It was the eighties. The world of motor racing was dominated by Europeans. Drivers of the caliber of the mighty French, Alain Prost, the Austrian maestro Niki Lauda and the British formula one legend Nigel Mansell.

The poorer countries (those with a love for formula one racing or racing in general) meanwhile, had their eyes set towards the heavens. In search of a messiah. Someone from amongst them. Someone they could relate to. Someone who would teach the mighty Europeans a lesson on what it meant to sit behind the wheel of a formula one car and tame that five hundred horse power, feather light, beast.

And in 1984 their prayers were finally answered by the big man when a little known racing driver from Brazil, made his debut in Formula One at the Brazilian Grand Prix in Rio de Janeiro. His name was Ayrton Senna. The genius of Senna came to light in his first season when he secured a podium finish at the Monaco Grand Prix. The race was affected by heavy rain and when other drivers struggled with their ability to drive the car at the very edge while maintaining sufficient grip to just stay in the race, Senna was in his element.

Qualifying 13th on the grid in his Toleman TG 184, a car that was significantly slower than his competitors’ cars, Senna made his way through the field on the Monaco track (a nightmare for overtaking) and by the 19th lap he had overtaken Niki Lauda for second. By the time the race was stopped for safety reasons Senna was catching the race leader, Alain Prost at the rate of four seconds per lap! For those that are familiar with formula one, four seconds amounts to a lifetime. And doing that on the Monaco street circuit in a heavy downpour, in your first season, against drivers who themselves were phenomenal when it came to driving an F1 car required a certain madness. A certain ability to be miles ahead of the rest. To be the very best.

For those who raced against Senna or saw him drive in Formula One, Senna was something else. Senna was the God of racing. He won the Formula One championship thrice in his career, held the record for maximum pole positions by any driver from 1989-2006, won the Monaco grand prix a record six times and is the third most successful driver in Formula One history in terms of actual race wins.

What differentiated Senna from his competitors was his absolute ruthlessness. His belief in being the very best. In giving more than a hundred percent every single time he stepped behind the wheel of the Formula One car. His ability to tame his car at the very edge was phenomenal.  From 1988-1993 Senna drove for Mclaren. The MP4/4 was the car that would give Senna his first world championship.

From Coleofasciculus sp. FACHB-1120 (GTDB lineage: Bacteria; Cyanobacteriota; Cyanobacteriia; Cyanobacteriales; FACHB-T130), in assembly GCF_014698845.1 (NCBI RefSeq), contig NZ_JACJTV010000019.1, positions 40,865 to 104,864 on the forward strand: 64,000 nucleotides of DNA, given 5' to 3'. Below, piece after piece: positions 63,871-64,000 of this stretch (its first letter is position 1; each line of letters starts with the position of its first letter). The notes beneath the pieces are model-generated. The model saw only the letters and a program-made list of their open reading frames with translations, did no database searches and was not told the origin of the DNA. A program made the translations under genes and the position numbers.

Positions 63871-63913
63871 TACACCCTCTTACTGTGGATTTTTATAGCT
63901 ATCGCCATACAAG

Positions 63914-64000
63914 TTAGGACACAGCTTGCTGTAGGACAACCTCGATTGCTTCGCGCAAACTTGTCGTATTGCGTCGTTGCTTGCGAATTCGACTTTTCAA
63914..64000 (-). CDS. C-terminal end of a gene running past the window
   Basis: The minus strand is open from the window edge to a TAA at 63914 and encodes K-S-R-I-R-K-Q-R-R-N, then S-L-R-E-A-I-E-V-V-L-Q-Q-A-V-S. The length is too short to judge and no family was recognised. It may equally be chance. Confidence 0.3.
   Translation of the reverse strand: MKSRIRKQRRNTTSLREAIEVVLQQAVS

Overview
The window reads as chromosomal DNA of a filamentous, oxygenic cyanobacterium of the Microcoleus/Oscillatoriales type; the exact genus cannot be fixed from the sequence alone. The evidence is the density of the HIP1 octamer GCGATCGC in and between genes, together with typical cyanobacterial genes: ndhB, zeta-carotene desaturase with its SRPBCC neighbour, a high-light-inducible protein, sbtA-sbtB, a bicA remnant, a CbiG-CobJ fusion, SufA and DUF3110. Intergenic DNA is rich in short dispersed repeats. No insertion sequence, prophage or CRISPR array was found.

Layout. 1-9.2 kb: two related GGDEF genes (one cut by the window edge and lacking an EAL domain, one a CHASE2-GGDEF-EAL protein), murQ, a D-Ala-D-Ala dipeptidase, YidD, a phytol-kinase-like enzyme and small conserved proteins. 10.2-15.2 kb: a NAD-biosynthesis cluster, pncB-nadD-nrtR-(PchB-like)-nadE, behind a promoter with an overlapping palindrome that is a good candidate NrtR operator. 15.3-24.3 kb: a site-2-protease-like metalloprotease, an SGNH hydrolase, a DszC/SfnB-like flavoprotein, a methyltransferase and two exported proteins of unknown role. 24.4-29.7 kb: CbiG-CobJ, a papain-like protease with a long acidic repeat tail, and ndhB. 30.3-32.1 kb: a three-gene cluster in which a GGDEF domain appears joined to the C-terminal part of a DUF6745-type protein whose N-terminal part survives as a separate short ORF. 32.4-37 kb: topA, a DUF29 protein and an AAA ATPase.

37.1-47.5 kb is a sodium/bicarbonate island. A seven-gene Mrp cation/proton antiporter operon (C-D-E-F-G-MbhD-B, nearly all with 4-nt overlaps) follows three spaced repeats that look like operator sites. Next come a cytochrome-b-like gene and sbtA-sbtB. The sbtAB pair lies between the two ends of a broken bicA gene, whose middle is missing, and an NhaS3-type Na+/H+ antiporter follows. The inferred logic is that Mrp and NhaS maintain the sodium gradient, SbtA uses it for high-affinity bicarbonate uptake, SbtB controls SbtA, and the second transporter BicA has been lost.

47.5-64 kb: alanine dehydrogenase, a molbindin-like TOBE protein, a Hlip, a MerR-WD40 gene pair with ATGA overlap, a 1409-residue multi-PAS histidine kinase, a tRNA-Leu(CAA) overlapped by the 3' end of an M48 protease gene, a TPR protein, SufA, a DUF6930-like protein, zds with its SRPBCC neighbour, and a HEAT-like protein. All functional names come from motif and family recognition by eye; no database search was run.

Senna is widely regarded as being the best racing driver that ever graced the sport of formula1. Alain Prost, the legendary French driver when questioned about Senna’s level of commitment said that: “While I was committed 100%, he was committed 120%. It was scary.” Niki Lauda the Austrian maestro was of the opinion that “He (Senna) was the greatest driver ever.” And the german racing God, Michael Shumacher, the seven time formula one champion is of the opinion that “Ayrton was, is and always will be the King.”

As a driver, Senna drove at the edge. Danger was a word Senna was not familiar with. “When you are fitted in a racing car and you race to win, second or third place is not enough.” Perhaps this madness was what led to his fatal crash in 1994. Having moved to Williams, Senna was in his third race of the season at the  Autodromo Enzo e Dino Ferrari in Italy, when his car went off the track at high speed and slammed into the wall. His funeral was attended by an estimated three million people in Brazil. The world mourned the death of a legend.

But the question that puzzles most people is why Senna was miles ahead of other drivers? Why was he the very best? What made him different? What made him a legend? And the answer to all of these questions is, because Senna was a madman. Because Senna was crazy. Because Senna had found his true love.

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